CAS  Google Scholar 

  62. Posada D, Crandall KA (2001) Intraspecific gene genealogies: trees grafting into networks. Trends Ecol Evol 16:7–45

    Article  Google Scholar 

  63. Rambaut A, Drummond AJ (2007) Tracer v1.4, Available from http://beast.bio.ed.ac.uk/Tracer

  64. Ray N, Currat M, Excoffier L (2003) Intra-deme molecular diversity in spatially expanding populations. Mol Biol Evol 20:76–86

    CAS  PubMed  Article  Google Scholar 

  65. Reveal JL (1979) Biogeography of the Intermountain Region: a speculative appraisal. Mentzelia 4:1–92

    Google Scholar 

  66. Rogers AR, Harpending H (1992) Population growth makes waves in the distribution of pairwise genetic differences. Mol Biol 9:552–569

    CAS  Google Scholar 

  67. Rogers MA (1991a) Evolutionary differentation within the northern Great Basin pocket gopher, Thomomys townsendii. I. Morphological variation. Great Basin Nat 51:109–126

    Google Scholar 

  68. Rogers MA (1991b) Evolutionary differentiation within the northern Great Basin pocket gopher, Thomomys townsendii. II. Genetic variation and biogeographic considerations. Great Basin Nat 51:127–152

    Google Scholar 

  69. Rozas J, Sanchez-DelBarrio JC, Messeguer X, Rozas R (2003) DnaSP, DNA polymorphism analyses by the coalescent and other methods. Bioinformatics 19:2496–2497

    CAS  PubMed  Article  Google Scholar 

  70. Simpkin JL, Britten HB, Brussard PF (2000) Effects of habitat fragmentation and differing mobility on the population structures of a Great Basin dragonfly (Sympetrum corruptum) and damselfly (Enallagma carunculatum). West N Am Naturalist 60:320–332

    Google Scholar 

  71. Smith GR (1978) Biogeography of intermountain fishes. Gt Basin Nat Mem 2:17–42

    Google Scholar 

  72. Smith RSU (1982) Sand dunes in the North American deserts. In: Bender GL (ed) Reference Handbook of the Deserts of North America. Greenwood Press, Westport, CT, pp 481–526

    Google Scholar 

  73. Tajima F (1989) Statistical method for testing the neutral mutation hypothesis by DNA polymorphism. Genetics 123:585–595

    CAS  PubMed  Google Scholar 

  74. Team RDC (2011) R: A language and environment for statistical computing, Vienna, Austria. ISBN 3-900051-07-0, URL http://www.R-project.org/

  75. Templeton AR, Crandall KA, Sing CF (1992) A cladistic analysis of phenotypic associations with haplotypes inferred from restriction endonuclease mapping and DNA sequence data. III. Cladogram estimation. Genetics 132:619–633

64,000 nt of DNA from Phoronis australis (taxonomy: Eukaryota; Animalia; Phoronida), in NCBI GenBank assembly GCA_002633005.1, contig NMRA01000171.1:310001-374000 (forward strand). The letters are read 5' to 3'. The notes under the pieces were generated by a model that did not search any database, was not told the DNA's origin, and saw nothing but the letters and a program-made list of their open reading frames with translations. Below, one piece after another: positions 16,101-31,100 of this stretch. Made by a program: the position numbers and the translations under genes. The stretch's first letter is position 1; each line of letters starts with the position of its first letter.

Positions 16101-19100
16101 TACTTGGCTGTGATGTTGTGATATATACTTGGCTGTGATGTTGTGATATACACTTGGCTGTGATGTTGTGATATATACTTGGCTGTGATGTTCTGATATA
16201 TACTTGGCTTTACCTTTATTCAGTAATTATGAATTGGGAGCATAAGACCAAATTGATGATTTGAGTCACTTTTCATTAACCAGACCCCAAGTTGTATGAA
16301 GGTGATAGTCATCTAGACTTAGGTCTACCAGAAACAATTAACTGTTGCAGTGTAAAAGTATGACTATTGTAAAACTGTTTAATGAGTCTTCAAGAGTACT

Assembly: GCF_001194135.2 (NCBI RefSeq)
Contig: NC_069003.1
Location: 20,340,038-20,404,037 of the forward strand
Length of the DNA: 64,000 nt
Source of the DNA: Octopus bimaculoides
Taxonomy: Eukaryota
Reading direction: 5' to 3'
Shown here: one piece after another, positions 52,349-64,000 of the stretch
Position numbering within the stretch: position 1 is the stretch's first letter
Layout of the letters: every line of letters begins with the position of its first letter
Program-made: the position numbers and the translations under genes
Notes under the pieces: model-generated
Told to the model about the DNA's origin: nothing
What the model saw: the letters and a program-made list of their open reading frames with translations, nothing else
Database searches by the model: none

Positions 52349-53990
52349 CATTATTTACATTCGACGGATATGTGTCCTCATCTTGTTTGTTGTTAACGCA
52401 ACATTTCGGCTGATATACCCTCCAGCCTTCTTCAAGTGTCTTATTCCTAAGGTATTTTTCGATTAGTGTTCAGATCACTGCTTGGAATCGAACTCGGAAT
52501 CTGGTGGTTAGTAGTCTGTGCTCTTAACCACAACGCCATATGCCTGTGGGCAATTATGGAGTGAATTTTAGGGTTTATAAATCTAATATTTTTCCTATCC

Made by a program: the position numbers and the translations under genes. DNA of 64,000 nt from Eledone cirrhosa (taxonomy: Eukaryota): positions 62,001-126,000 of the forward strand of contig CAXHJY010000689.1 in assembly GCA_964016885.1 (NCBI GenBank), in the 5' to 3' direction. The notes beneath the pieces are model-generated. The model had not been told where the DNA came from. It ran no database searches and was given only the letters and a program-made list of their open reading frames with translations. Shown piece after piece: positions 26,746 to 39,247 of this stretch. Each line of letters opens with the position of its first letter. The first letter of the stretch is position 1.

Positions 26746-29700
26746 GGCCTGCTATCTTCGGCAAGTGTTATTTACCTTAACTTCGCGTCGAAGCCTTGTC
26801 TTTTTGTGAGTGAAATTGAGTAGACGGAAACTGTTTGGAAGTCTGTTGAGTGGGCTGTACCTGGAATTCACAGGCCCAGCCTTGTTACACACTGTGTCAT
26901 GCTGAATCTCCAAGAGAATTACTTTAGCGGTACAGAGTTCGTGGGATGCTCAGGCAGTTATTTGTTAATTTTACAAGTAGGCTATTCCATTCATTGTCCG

CAS  PubMed  Google Scholar 

  76. Visser ME (2008) Keeping up with the warming world; assessing the rate of adaptation to climate change. Proc R Soc Lond Ser B 275:649–659

    Article  Google Scholar 

  77. Weir BS, Cockerham CC (1984) Estimating F statistics for the analysis of population structure. Evolution 28:1358–1370

    Article  Google Scholar 

  78. Wells PV (1983) Paleobiogeography of montane islands in the Great Basin since the Last Glaciopluvial. Ecol Monogr 53:341–382

    Article  Google Scholar 

  79. Whisenant SG (1990) Changing fire frequencies of Idaho’s Snake River Plains: ecological and management implications. Proceedings of the symposium on cheatgrass invastion, shrub die-off, and other aspects of shrub biology and managment, vol General Technical Report INT-276

  80. Wilcox BA, Murphy DD, Ehrlich PR, Austin GT (1986) Insular biogeography of the montane butterfly faunas in the Great Basin: comparison with birds and mammals. Oceologia 69:199–194

    Article  Google Scholar 

  81. Yandell UG (1992) An allozyme analysis of whitebark pine (Pinus albicaulis Engl.). M.Sc. Thesis, University of Nevada, 59 pp

Download references

Acknowledgements

We thank F. Burbrink for advice regarding analytical methods. This is publication number 208 of the Center for Biosystematics and Biodiversity, at Texas A&M University. Support for this study was provided in part by the Nevada Department of Wildlife (contracts 05-21 and 08-15 to J.C.H.).

Author information

Affiliations

Authors

Corresponding author

Correspondence to Jessica E. Light.

Rights and permissions

Reprints and Permissions

About this article

Cite this article

Light, J.E., Hafner, J.C., Upham, N.S. et al. Conservation Genetics of Kangaroo Mice, Genus Microdipodops . J Mammal Evol 20, 129–146 (2013). https://doi.org/10.1007/s10914-012-9193-2

Download citation

Keywords

  • Biogeography
  • Conservation genetics
  • Great Basin Desert
  • Kangaroo mice
  • Microdipodops
  • Mitochondrial DNA